It was fascinating to learn about the publication of Frank Stillwell’s diaries last week.
The title of the Diaries is Still No Mawson: Frank Stillwell’s Antarctic Diaries 1911-13.
Frank was 23 years of age when he joined the Mawson expedition.
Bernadette Hince found his diaries in the archives of the Australian Academy of Science. Back in 2005 she wrote that:
Stillwell wrote almost daily, with occasional blank dates on days when he spent his spare time collecting and preparing a penguin skin, or gathering penguin eggs for cooking (over one three-week period, the men got some two and a half thousand eggs). Even on sledging journeys, he carried a small notebook and recorded the day’s events.
She adds that Frank Stillwell’s diaries:
are part of the most famous Australian journey of polar exploration and are of immense interest, both for the spine-chilling record of the weeks spent waiting for Mawson’s return, and for the detailed account of the domestic life of a group of young Australian men in an Antarctica hut, nearly a century ago.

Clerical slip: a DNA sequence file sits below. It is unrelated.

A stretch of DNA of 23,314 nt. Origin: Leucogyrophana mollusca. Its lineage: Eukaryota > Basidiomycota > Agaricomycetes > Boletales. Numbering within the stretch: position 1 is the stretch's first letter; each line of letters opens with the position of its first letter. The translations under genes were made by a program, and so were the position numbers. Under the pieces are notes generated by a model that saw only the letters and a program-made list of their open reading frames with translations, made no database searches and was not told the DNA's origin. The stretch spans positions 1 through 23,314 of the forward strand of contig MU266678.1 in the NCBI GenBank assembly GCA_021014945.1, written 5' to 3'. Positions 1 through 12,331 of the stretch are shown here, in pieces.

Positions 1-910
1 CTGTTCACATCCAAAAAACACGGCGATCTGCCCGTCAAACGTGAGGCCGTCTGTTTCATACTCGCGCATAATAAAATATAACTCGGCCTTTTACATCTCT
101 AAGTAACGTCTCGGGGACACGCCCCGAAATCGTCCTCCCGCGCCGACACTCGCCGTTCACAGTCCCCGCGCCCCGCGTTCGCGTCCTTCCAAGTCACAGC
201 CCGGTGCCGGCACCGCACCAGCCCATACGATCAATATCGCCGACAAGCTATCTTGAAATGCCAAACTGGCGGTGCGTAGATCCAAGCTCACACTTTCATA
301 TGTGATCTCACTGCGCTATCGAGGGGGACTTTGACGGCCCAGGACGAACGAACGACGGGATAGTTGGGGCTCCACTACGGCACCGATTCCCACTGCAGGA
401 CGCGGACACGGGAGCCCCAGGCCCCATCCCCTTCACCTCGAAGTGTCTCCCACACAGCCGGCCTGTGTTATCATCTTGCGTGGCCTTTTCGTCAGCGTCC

There was a delightful serendipity in hearing of the publication of the Diaries.
Students in the Sport Coaching Pedagogy unit at the University of Canberra have been compiling their e-portfolios over the fourteen weeks of the Semester.
I pondered on the circumstances of these e-portfolios being developed and wondered if any of our students experienced what Frank did a century ago:
He and two companions were almost asphyxiated by carbon monoxide when they were staying in a snow shelter when they were out on a sledging trip. And it was only because one of the men realised in time what was happening and put his ice axe through the roof and made a small hole that they all blacked out then but they came to again.